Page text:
Christian Boer is a Dutch designer, who has dyslexia. Whilst completing his degree in Graphic Design at the Unifversity of Twente he designed this typeface. Conceived in 2008 after studying for a hard final exam, the typeface has heavier line thickness on the bottom of the glyphs to try and anchor the text, as many people with dyslexia find that the letter move whilst reading. The letter ‘p’, ‘q’, ‘b’ and ‘d’ are also altered to emphasise the differences as these letters are often confused by people with dyslexia. The font has had limited research with mixed results to show its efficacy. However if it works for you, that’s great! It’s available for home use for free and also available to licence here.
OpenDyslexic is a font released with an open source licence created by Abelardo Gonzalez another designer who has dyslexia. The font is open source and can be edited and used by anyone with just attribution back to the creators site at opendyslexic.org. OpenDyslexic is avaliable to use on my apps, websites and eReaders the open source nature has allowed wide adoption. Again their is little research to prove its efficacy but if it works for you it works! It is free to download here and is a font option on the Kobo eReader, Wikipedia and Instapaper to name a few.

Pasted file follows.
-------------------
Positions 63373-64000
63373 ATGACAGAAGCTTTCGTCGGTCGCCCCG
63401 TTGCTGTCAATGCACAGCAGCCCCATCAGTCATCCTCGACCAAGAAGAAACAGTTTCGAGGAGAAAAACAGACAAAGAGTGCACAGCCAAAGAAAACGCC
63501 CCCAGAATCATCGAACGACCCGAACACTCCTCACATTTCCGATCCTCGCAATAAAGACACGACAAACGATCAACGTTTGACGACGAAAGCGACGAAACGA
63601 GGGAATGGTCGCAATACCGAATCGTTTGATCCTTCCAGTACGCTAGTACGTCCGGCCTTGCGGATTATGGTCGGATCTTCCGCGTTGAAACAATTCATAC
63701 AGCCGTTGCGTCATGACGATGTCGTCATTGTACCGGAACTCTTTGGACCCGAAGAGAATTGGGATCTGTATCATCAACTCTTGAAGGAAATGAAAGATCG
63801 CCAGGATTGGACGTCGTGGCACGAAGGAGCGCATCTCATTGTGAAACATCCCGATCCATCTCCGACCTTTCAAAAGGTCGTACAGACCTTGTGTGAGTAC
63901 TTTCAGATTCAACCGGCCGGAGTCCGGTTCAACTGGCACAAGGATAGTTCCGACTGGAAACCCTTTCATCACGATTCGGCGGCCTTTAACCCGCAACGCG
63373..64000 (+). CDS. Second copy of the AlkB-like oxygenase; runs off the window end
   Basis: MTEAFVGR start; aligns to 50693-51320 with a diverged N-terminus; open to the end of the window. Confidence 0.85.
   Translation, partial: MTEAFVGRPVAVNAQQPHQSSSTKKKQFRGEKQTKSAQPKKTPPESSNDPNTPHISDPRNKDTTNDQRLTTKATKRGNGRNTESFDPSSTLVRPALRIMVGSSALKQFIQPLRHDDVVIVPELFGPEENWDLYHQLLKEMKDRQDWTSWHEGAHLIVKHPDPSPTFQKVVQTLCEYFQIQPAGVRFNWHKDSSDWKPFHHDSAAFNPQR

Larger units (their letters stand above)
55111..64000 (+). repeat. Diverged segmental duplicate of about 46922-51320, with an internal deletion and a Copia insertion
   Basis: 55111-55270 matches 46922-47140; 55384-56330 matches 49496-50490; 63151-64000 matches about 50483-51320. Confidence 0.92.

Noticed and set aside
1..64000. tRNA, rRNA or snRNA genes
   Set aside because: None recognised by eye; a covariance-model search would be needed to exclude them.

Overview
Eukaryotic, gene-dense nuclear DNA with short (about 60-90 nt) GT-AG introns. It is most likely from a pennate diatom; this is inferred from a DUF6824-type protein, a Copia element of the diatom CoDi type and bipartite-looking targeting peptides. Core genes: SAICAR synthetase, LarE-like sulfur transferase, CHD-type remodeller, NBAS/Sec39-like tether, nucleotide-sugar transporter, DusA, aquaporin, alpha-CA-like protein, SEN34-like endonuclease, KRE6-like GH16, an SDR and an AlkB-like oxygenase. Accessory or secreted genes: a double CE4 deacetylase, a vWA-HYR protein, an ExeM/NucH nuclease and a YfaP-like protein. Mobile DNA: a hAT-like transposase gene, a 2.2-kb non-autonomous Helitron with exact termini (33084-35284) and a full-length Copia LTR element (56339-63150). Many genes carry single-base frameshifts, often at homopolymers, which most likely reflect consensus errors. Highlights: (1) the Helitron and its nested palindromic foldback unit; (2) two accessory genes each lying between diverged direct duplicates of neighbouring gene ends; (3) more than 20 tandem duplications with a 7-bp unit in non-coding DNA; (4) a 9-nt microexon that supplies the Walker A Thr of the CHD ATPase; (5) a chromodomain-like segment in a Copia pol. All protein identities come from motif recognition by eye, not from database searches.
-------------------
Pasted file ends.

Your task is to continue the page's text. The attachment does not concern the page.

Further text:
Lexia Readable is designed by the type foundry K-Type. It takes a different approach from the previous typefaces designed to assist with reading literacy for people with dyslexia. The typeface is based on (sadly) Comic Sans, it removes the asymmetry of ‘p’, ‘q’, ‘b’ and ‘d’ and removes the childishness of Comic Sans, they mention that this is Comic Sans for the grown ups. K-Type offer it as a free download for non-commercial use, as with many of their fonts, or for a reasonable licence fee for commercial use here.
There are more fonts out there that have been made to help those with dyslexia. The ones we have here are free to use, at least, non-commercially. If you want to use them commercially please buy the licence or offer a donation as these designers have worked hard to create these typefaces. There is no strong evidence to suggest that any of these typefaces are actually effective reading aids, however, there is anectdotal support and if it works it works. We would love to hear from anyone that does have success in using these to improve reading comprehension, or anyone that has any other typefaces designed for dyslexia we have missed.